The past few weeks have really shown me the difficulties that can arise in this program. It’s hard to only write about the good things without recognizing first that, much like everything else in life, this program is not always perfect.
Although my team and I started strong, the long training days have definitely slowed down our initial energy. It’s been hard maintaining a positive attitude and presence after twelve hour training sessions, especially when we’re adding different personalities and abilities to that mix. Everyone responds differently to stress, but sometimes that has made it more difficult for me to not respond out of frustration during the many high-pressure situations we’ve already faced.
Yesterday may have been the worse of it all. We had a twelve-hour training day to receive all of our equipment. Most of the day was spent sitting around waiting for things that were out of our control. By the end of the day, everything was such a blur that I barely remembered how I had even spent my day or what the point of the whole day really was. As someone who strongly believes each day needs to be taken advantage of, it’s hard for me to rationalize why I would subject myself to this day after day.
Two days ago we got to work on a service project for the Jackson Inner-City Garden, a non-profit organization ran by a man named Tre. Tre works with youth to gain agricultural skills while also helping mentor them so that they can find a good path in life. After hours of hard work on his property, Tre left us with some words about discipline. He said that while we spend most of our childhood hating discipline, as we grow up we realize the benefits of it. He said we should find discipline through this program, to find a focus to better ourselves.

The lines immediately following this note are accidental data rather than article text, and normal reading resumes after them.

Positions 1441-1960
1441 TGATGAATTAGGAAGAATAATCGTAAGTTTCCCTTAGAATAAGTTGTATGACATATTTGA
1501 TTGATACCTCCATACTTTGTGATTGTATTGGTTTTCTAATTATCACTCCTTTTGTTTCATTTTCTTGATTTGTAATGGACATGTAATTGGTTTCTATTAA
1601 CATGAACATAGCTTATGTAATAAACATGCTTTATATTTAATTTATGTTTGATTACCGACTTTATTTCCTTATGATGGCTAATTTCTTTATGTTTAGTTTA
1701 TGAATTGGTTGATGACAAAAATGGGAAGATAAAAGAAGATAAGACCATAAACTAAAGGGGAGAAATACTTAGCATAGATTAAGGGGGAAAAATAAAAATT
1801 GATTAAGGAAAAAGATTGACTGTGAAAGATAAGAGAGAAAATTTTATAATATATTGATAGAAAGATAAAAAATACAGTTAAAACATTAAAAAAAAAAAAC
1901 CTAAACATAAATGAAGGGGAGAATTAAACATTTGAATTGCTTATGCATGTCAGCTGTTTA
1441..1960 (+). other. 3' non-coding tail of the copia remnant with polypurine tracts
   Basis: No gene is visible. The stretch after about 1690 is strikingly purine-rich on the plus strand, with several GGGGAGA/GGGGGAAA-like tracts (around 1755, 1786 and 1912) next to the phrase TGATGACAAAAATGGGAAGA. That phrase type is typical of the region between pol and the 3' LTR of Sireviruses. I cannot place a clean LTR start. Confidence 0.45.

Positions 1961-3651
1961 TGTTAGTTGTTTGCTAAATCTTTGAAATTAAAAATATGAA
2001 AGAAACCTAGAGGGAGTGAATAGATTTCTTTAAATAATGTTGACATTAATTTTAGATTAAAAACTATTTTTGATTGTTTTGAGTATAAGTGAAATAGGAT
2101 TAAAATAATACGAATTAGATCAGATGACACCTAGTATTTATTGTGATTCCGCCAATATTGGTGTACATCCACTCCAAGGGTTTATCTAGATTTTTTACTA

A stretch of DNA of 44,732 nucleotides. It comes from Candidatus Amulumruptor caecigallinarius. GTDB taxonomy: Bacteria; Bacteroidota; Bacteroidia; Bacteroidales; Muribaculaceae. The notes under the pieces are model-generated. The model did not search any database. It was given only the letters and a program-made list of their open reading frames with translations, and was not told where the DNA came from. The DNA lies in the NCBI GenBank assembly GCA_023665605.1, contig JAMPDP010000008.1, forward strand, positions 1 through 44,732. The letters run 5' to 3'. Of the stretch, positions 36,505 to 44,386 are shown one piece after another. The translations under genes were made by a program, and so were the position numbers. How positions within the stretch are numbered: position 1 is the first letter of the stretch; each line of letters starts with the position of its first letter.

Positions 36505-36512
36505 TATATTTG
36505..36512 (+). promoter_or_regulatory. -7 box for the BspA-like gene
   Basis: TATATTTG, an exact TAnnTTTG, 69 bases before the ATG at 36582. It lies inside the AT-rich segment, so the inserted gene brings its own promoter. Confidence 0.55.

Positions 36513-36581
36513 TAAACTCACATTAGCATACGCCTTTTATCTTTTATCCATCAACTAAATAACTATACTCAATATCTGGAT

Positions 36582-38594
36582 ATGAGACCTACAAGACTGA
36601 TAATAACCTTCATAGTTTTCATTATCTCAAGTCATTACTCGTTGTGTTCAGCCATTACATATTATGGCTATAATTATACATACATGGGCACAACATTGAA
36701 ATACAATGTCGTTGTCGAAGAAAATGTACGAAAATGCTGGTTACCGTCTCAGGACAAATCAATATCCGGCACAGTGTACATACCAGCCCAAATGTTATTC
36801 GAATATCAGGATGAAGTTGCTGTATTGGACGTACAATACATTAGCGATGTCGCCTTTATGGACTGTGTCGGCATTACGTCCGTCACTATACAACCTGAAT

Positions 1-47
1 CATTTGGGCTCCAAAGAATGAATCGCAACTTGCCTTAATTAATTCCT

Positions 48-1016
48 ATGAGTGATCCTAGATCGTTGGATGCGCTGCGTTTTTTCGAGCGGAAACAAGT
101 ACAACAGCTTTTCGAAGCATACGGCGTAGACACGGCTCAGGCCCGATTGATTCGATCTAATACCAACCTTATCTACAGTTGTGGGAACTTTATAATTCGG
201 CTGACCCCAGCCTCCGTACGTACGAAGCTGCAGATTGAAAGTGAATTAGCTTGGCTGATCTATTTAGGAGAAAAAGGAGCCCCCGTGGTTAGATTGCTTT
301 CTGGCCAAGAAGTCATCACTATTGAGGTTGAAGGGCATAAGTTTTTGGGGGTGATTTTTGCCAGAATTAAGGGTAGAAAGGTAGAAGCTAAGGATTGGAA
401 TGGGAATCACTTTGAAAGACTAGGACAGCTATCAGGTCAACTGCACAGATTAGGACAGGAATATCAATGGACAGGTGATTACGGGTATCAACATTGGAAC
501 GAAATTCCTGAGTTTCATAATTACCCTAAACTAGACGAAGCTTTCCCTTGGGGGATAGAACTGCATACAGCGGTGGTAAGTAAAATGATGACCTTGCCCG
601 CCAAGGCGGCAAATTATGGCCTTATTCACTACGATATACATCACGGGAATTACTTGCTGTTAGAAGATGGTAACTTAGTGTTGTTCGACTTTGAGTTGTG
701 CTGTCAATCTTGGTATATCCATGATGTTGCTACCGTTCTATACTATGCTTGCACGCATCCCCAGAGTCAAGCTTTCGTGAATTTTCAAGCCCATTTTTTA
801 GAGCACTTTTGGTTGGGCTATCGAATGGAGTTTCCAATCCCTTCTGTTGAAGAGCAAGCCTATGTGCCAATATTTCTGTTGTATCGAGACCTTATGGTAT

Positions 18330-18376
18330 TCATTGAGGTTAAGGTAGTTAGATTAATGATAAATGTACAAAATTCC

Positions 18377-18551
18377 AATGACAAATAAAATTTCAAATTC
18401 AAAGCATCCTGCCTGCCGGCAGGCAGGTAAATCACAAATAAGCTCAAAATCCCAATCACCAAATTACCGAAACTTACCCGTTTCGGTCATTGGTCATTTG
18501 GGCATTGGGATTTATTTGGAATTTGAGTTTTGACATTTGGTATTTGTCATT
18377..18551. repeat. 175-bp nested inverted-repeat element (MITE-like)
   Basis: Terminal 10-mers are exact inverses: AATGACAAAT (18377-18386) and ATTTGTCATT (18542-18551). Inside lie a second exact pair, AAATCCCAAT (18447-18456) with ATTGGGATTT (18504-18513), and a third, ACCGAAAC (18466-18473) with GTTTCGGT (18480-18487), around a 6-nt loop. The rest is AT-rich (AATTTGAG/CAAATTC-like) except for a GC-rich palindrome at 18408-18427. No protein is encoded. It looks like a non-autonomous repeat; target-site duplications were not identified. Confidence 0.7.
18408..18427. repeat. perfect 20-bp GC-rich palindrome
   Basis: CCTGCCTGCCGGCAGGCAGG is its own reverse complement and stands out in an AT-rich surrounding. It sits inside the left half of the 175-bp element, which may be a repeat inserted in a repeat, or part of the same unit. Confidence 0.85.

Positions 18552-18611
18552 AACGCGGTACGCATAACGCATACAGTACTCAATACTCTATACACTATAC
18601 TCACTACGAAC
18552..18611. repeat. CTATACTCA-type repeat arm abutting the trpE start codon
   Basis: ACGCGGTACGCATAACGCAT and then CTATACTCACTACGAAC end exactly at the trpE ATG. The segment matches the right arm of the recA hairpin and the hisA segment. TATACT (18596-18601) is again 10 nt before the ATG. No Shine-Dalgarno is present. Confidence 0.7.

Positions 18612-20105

I couldn’t see it in the moment yesterday but what Tre said was a really good indication of how we need to tackle the bad of the program. There’s going to be a lot of bad days and a lot of things that we simply cannot control, but if we embrace the discipline these days bring us we will come out so much better from it. Instead of growing frustrated and complacent, we need to accept that the discipline will bring us something bigger, whether that is a heightened ability to see the good of each activity or a stronger sense of patience. Often this program really is just what we make of it and learning to embrace the discipline, at least for me, will really help bring about a better attitude through all of the parts that truly suck.
The bad aside, I wanted to take a chance to talk about the two service projects my team and I got to work on this past week. On Monday, we got the opportunity to work with a local non-profit in Mississippi that focuses on educating kids on the importance of healthy food. They’ve done a number of things including setting up a local gym and farmers market and maintaining gardening programs at local schools. A healthy lifestyle has always been extremely important to me and was something I was fortunate enough to pursue through my last job, so this project specifically hit very close to home for me. I was able to spend the day helping maintain garden plots at local schools while another group worked on building garden boxes. Even if I wasn’t working directly with kids, it was exciting to know that our labor was helping an organization with such an important mission. The next day my team and I worked with Tre on his property. His farm is organic, although not certified, and he likes to stress the importance of learning agricultural work as a good means of focus. It was incredible to work for someone who tried so hard (and succeeded) in making such a positive impact on the lives of others. He often mentored young male adults who didn’t finish high school and by the end of their time together were off on their way to college. It really put the idea of discipline in perspective for me and made me realize the benefit of finding a focus and really jumping head on into it to better yourself in other areas of life.
As much as I love Mississippi, I’m not going to lie when I say I miss my home in Vinton. We’re working everyday until we leave next Thursday but we’ll get the opportunity over the next few days to learn more about our specific FEMA roles, which I’m really looking forward to. I’ll keep you all updated!